Critical Tools for the Animal Crisis

Carlo Salzani

Critical Tools for the Animal Crisis

Animal Crisis: A New Critical Theory

by Alice Crary and Lori Gruen

Cambridge: Polity Press, 2022

A basic assumption underlies the thesis put forward by the two authors of this at once alarming and inspiring book: our war against nature is inevitably a war against ourselves.[1] The animal crisis they describe and analyze is a crisis of all animals, including—and, in a sense, above all—the human animal, whose attitudes and actions in the past few centuries, and with a frightening acceleration in the last hundred years or so, have brought the earth to a state of impending catastrophe. Defining our time as the age of environmental catastrophe does not mean succumbing to a defeatist and apathetic apocalypticism; it is instead a call to face our predicament beyond the false optimism and utter impotence of the philosophical, ethical, and political structures that are ultimately complicitous in and responsible for the catastrophe itself. The catastrophe has already happened, and we are out of time, but this means that new tools of resistance and action must be devised.

The book is therefore a scathing criticism of the “old tools,” that is, of the traditional arguments and patterns of standard animal ethics that, by mostly focusing on single and abstract issues such as individual suffering, sentience, cognitive capacities, or moral status, never manage to threaten the systems of domination and oppression that characterize human-animal (but also human-human) relations und ultimately end up reproducing them. The “old tools” lack both a proper grasp of the ecological and social complexities of these relations and a political commitment to rethink and alter them in their very foundations. What is therefore needed, the authors tell us, is a “new critical theory” capable of addressing these complexities and proposing true strategies of resistance and transformation. The reference to the early Frankfurt School’s notion of critical theory is explicit and pertinent: the identification of the structural links between the horrors visited systematically on human beings, nonhuman animals, and nature that thinkers such as Adorno and Horkheimer pioneered is the condition for a true comprehension of our ecological catastrophe, and thus “ideology critique” becomes the essential engine of an overall change of perspective.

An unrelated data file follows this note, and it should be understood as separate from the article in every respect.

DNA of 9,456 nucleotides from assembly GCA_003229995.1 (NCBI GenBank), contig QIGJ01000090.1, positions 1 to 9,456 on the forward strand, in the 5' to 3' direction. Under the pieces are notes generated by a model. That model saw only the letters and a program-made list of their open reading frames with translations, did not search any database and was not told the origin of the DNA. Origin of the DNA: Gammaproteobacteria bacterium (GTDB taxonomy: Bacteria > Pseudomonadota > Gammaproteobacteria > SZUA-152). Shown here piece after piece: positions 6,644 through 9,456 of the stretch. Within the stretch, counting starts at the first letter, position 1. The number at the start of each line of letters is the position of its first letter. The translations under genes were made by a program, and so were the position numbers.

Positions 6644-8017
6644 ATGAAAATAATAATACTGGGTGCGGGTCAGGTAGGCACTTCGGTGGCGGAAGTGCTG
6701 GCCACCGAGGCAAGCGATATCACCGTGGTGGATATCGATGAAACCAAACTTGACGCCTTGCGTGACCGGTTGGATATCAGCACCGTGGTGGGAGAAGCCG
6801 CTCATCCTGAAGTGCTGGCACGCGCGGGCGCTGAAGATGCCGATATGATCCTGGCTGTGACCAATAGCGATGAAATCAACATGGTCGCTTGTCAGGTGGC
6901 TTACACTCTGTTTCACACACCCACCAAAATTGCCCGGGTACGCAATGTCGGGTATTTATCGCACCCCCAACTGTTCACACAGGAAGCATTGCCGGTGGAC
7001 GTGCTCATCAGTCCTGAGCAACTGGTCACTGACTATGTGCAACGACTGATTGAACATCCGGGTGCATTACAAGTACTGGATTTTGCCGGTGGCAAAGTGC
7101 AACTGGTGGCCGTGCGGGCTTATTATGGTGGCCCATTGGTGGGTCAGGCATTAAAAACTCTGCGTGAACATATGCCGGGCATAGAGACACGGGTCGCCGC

The “desperate point”[2] reached by human-animal relations is an index of the civilization crisis that has led to the present environmental catastrophe. The structures of domination and oppression that organize living and nonliving beings into moral and ontological hierarchies produce not only the endless suffering and butchering of billions of sentient beings, not only the destruction and pollution of ever vaster expanses of land and sea, not only dramatic changes in ecosystems and the earth climate at large, but also the subjection, exploitation, and abuse of those human beings (women as well as all other vulnerable, marginalized, racialized, and colonized subjects) who fall low in the hierarchical order. This hierarchical structure is what allows us to conceive some beings, human and nonhuman alike, as mere “resources” and to exploit them in the name of “growth,” “progress,” “profit,” and all the other watchwords of advanced capitalism. It is this hierarchical structure that a new critical theory must urgently address.